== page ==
1796 1C Draped, Reverse of 1797, BN MS (PCGS# 1407)

FUN05 Platinum Night

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    Heritage Auctions
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Lot Description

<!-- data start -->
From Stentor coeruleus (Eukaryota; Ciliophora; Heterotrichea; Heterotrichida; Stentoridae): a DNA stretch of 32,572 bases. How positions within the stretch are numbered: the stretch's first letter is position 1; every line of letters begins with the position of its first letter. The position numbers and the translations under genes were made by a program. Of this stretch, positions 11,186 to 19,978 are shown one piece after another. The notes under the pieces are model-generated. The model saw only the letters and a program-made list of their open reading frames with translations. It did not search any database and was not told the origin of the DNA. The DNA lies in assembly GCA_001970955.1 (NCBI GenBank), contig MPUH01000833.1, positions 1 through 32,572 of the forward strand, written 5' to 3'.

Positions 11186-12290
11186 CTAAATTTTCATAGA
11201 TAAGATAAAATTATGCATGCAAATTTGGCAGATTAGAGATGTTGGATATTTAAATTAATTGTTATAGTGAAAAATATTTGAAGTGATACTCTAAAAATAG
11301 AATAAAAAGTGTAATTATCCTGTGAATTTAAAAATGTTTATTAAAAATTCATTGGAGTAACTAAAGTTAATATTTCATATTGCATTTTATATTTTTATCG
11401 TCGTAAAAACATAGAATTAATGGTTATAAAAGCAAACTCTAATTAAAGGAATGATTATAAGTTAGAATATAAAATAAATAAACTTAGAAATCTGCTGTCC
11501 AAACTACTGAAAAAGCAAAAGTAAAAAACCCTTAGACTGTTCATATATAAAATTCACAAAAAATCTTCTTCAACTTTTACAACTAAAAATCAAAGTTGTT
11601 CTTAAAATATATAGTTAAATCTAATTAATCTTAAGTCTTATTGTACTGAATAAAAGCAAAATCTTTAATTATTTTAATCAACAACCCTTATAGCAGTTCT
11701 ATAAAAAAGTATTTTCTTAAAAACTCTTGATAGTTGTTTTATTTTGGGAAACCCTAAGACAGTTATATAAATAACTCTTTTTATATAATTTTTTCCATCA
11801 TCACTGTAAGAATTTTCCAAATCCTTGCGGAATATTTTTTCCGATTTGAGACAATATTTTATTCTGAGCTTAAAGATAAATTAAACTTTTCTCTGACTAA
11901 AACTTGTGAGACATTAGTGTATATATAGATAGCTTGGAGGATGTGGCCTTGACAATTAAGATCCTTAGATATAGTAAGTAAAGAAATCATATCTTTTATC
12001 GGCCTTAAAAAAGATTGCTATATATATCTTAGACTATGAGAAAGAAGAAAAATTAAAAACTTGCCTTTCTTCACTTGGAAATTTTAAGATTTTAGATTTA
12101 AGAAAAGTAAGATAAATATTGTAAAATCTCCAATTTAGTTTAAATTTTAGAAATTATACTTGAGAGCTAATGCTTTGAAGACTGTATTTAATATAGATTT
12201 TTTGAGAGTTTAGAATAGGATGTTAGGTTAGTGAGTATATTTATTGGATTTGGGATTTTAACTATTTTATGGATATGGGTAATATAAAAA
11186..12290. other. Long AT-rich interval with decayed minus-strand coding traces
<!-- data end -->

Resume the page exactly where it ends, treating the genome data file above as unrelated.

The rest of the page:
1796 1C Draped Bust, Reverse of 1797 MS61 Brown PCGS. S-119, R.2. Dr. Sheldon discussed the Nichols Find at length in Penny Whimsy: "Some time before 1863 there was dispersed a quantity of Mint State 1796 and 1797 cents, probably numbering as many as a thousand in all, which are traced to a bag brought in December 1797 from the Mint to his daughters by one Benjamin Goodhue, formerly of the Continental Congress. The name of Nichols Find was attached to these coins in the eighteen sixties and apparently arises from the fact that they were the property of the Nichols Family at the time of their dispersal to collectors, perhaps just prior to 1863. According to report, David Nichols of Gallows Hill, near Salem, Mass., passed them out at face value." Earlier, Walter Breen reported on these coins and this hoard in the January 1952 issue of The Numismatist. It is believed that all of these coins were minted in late 1797 and that they represented the first shipment of Boulton planchets from England. Further information about Gallows Hill may be found on the internet at www.hawthorneinsalem.org. This website includes photographs of the area. Much as expected, this cent has splendid surfaces with slightly reflective fields with gorgeous light tan and olive color. Myriad abrasions are visible in the fields, but these are almost all from the original flan and were produced during the planchet manufacturing process before the coin was struck. A couple additional planchet fissures and imperfections are visible on the obverse, notably including numerous tiny marks on Liberty's face and upper hair details, as well as roughness in the hair behind the neck. The trio of varieties that form the Nichols Find, 1796 S-119, 1797 S-123, and 1797 S-135, provide an ideal opportunity for the type coin aficionado.
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